Immigration - POSTED: 2009/06/18 16:05
A state appellate court Wednesday upheld the validity of the LAPD's Special Order 40, the controversial policy that bans officers from asking the immigration status of crime victims and witnesses.
In affirming a lower-court ruling, the three-judge panel said the 30-year-old order strikes the appropriate balance between immigrants' rights to equal protection and the Los Angeles Police Department's need to protect communities.
In 2006, a conservative organization and a Los Angeles resident filed suit to challenge Special Order 40, saying it violates federal immigration law and asking the court to prevent the use of taxpayer money to enforce the order.
The American Civil Liberties Union, which contested the suit on behalf of domestic violence victims, lauded the ruling by the California Court of Appeals.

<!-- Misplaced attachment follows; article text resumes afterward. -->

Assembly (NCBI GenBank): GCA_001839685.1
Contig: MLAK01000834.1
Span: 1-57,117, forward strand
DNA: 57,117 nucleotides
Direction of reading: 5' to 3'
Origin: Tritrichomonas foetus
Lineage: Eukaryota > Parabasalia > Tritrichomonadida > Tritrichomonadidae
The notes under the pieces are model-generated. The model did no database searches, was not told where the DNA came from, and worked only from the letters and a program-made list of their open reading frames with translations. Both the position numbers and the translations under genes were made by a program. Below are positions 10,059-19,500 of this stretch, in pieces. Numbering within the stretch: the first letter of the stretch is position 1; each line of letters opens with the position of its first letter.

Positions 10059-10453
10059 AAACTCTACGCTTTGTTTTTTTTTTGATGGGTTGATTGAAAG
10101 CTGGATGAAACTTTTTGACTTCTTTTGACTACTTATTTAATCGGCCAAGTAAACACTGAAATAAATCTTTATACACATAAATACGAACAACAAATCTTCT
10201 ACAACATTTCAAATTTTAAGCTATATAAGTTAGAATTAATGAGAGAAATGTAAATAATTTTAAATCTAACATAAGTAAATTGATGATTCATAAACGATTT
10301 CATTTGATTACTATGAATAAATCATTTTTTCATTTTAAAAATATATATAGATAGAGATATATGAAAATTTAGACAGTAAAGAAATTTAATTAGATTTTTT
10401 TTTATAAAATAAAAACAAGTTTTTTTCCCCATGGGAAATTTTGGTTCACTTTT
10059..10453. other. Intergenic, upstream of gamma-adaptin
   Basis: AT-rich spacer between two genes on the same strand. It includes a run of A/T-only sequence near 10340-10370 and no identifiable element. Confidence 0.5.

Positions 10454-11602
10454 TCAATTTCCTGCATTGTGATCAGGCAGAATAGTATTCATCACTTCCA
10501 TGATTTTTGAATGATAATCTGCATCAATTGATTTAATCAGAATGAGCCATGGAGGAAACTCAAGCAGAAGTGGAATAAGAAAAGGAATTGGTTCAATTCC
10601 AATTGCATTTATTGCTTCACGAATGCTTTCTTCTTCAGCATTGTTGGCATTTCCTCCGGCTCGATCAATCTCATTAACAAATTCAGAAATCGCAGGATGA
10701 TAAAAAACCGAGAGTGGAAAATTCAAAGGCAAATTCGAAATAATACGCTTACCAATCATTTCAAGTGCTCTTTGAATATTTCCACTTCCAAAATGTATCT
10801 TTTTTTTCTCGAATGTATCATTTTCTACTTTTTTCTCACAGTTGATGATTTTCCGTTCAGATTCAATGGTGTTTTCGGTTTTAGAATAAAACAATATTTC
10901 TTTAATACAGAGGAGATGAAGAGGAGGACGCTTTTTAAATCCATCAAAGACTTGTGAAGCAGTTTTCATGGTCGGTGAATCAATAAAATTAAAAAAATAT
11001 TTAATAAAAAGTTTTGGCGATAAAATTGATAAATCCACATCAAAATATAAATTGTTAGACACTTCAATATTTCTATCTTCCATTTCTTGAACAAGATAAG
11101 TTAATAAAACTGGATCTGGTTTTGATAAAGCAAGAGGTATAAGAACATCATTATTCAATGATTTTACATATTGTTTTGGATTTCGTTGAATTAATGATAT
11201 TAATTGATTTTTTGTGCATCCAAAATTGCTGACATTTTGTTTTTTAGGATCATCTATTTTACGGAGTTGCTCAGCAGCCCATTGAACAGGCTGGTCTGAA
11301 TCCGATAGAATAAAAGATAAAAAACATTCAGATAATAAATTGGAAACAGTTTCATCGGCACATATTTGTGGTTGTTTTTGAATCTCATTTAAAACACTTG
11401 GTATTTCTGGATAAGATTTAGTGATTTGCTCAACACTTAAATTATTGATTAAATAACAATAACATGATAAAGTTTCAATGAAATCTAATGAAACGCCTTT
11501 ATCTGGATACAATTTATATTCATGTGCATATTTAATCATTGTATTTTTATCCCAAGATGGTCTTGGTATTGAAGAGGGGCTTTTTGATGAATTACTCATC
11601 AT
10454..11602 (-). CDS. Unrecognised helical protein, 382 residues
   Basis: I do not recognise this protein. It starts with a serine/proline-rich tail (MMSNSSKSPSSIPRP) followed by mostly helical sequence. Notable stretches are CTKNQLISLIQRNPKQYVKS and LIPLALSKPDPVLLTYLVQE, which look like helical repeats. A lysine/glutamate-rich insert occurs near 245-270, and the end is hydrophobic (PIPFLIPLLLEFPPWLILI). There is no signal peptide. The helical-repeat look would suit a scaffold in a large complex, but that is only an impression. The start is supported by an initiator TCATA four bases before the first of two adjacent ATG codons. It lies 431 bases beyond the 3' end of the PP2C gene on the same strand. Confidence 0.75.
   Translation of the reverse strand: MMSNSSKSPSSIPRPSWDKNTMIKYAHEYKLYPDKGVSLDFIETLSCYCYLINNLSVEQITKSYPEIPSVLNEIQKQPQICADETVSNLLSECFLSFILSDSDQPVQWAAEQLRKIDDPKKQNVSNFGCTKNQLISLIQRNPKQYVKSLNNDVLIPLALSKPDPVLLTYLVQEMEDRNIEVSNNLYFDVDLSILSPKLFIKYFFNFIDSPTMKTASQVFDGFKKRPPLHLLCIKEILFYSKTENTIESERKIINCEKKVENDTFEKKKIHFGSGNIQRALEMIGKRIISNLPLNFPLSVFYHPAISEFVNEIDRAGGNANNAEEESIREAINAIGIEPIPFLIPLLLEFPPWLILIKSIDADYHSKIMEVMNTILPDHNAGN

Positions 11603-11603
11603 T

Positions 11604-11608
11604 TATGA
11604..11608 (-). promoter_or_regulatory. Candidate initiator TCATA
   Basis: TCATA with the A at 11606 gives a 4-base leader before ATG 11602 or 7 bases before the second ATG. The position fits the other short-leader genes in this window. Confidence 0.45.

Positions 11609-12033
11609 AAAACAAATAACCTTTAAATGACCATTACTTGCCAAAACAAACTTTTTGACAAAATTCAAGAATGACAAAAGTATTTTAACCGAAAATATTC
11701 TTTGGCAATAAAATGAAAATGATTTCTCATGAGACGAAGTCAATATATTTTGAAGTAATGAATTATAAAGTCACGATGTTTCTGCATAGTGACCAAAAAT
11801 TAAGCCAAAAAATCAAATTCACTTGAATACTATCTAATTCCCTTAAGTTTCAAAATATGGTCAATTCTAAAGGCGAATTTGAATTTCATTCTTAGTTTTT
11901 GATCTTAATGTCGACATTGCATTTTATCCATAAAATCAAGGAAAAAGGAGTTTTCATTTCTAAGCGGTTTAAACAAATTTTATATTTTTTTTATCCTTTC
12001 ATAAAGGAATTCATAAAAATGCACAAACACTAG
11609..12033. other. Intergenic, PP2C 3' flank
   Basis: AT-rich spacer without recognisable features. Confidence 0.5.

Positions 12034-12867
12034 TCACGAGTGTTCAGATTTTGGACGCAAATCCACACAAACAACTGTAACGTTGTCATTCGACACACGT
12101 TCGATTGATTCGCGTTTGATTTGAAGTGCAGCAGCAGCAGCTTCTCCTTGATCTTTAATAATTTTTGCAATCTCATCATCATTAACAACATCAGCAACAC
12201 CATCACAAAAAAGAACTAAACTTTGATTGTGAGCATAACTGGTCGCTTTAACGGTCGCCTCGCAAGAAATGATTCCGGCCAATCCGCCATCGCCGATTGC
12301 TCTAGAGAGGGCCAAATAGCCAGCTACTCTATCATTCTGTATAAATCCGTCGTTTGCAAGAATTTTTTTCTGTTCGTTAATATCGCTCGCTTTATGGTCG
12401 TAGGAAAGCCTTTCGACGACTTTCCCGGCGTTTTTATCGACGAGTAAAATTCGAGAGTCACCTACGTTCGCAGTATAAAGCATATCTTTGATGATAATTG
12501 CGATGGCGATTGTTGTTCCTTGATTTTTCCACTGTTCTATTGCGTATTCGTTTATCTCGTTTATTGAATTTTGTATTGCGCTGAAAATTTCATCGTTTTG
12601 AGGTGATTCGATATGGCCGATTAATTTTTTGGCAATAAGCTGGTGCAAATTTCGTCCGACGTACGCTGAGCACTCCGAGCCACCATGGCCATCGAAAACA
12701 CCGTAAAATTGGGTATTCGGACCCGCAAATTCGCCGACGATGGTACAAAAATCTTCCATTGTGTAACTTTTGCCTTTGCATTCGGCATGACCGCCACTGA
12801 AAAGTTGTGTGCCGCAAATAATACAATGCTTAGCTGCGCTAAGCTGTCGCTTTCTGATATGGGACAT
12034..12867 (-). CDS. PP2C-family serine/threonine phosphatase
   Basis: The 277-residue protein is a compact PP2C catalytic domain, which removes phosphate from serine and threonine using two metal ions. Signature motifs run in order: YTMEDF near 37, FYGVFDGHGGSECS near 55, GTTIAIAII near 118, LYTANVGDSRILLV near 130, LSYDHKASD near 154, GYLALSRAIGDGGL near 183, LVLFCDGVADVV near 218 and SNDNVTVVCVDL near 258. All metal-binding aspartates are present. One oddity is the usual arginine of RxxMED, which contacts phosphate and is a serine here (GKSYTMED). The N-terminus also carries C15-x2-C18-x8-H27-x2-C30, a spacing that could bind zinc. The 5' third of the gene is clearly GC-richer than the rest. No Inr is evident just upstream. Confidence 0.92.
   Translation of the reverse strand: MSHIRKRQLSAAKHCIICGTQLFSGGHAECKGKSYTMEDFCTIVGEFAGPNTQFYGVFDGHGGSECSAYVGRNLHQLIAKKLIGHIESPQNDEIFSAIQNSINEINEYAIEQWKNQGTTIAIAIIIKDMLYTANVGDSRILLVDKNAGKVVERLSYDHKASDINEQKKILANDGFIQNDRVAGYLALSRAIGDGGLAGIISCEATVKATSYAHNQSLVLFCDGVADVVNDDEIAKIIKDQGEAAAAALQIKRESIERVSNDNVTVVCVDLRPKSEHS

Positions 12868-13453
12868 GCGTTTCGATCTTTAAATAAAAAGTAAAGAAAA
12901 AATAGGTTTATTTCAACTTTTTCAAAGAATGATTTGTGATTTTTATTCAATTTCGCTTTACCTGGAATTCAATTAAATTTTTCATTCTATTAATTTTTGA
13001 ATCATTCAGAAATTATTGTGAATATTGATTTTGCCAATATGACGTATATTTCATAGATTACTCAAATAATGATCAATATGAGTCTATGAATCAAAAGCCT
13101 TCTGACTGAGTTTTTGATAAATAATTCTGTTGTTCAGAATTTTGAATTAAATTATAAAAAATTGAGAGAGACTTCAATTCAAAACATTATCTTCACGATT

"Immigrants in Los Angeles no longer have to worry that they will be forced to choose between personal safety and their future," ACLU attorney Belinda Escobar Helzer said in a statement.
"The court understands, as does the LAPD, that stripping away Special Order 40 would have not only violated the law but been a grave mistake in a city with such deep immigrant roots."
Former Chief Daryl F. Gates adopted Special Order 40 as a way to encourage immigrants to cooperate with the Los Angeles Police Department.
It has been supported by every chief since then, including Chief Bill Bratton.